He asked in his April Fool's Day post (Reverse English) if the U.S. largesse in the form of 200 Abrams M1 main battle tanks to then- Egyptian President Morsi was such a great idea. Now we know the Egyptian military used those fine examples of speed, shock and firepower to depose the now so-yesterday Mr. Morsi.  We enabled the military to execute a coup versus a democratically-elected leader, leading us to say there is some element of hypocrisy or failure or both in that action.

We at RAW ask, as always, "Where is the rationale in such an action -- did the gift increase or decrease the chance for peace in the region? Did the weapons increase the ability of Egypt to develop into a democracy?" Leaders in erupting nations are likely to be given the old heave-ho overnight, so why encourage malcontents (i.e., most of the animated population) to vie for control over such goodies?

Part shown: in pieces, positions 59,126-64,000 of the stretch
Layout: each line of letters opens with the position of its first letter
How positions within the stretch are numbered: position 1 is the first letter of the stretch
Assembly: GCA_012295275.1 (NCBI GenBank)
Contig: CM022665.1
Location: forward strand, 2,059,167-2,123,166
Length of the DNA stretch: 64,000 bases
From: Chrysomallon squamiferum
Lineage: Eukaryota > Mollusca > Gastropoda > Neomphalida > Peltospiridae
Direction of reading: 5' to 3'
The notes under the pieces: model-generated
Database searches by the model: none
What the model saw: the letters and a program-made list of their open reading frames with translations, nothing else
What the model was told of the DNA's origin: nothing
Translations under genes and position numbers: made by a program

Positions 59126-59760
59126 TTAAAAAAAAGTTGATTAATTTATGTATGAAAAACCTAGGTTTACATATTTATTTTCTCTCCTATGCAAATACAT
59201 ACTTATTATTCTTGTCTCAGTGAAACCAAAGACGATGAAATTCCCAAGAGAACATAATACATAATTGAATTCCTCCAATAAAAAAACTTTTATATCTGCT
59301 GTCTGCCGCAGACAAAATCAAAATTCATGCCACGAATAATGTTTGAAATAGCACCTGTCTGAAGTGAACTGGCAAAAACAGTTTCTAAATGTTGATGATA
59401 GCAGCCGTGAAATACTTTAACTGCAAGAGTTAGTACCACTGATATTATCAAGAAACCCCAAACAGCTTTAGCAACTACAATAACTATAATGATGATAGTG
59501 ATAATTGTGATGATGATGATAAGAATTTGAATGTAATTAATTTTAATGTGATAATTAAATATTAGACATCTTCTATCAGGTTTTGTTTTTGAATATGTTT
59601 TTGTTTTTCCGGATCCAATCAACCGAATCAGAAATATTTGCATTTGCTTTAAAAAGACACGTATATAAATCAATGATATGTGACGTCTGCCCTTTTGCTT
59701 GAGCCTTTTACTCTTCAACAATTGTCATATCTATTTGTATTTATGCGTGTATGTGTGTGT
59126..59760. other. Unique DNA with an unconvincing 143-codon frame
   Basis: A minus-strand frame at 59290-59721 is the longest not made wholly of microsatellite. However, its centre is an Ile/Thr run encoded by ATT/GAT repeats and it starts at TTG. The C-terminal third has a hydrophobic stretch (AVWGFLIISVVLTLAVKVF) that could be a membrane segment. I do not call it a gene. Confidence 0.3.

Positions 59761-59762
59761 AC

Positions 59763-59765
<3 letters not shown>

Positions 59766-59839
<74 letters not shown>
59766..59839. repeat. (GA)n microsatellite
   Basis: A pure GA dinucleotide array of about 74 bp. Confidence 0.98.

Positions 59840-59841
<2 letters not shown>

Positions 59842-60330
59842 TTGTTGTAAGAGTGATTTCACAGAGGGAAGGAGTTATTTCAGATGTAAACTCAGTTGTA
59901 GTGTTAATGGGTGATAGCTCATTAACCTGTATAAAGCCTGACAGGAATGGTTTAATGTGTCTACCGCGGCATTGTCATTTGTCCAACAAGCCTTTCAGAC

Must the United States always play the dupe, sending materiel goodies down the chute to the merest facsimile of a leader? Yet now we stand before Syria wringing our hands over the same question. Most "sensible people" seem to be saying, "Just send a little", as though somehow tossing some candy into the ring will allow the best man to emerge victorious. We have heard it all before: Assad (substitute your leader of choice) is a baaad man. We don't like bad men (we wear the White Hat, after all), so he just has to go.

Or do we just support everyone and hang our hats on hope and change?

Never mind that the nation over which he rules might be chock full of bad men in defilade, patiently awaiting their turn in the spotlight. We can only do what we can do, which is throwing some of the products of lucrative military contracts at a problem. Hard ware just compounds the problem.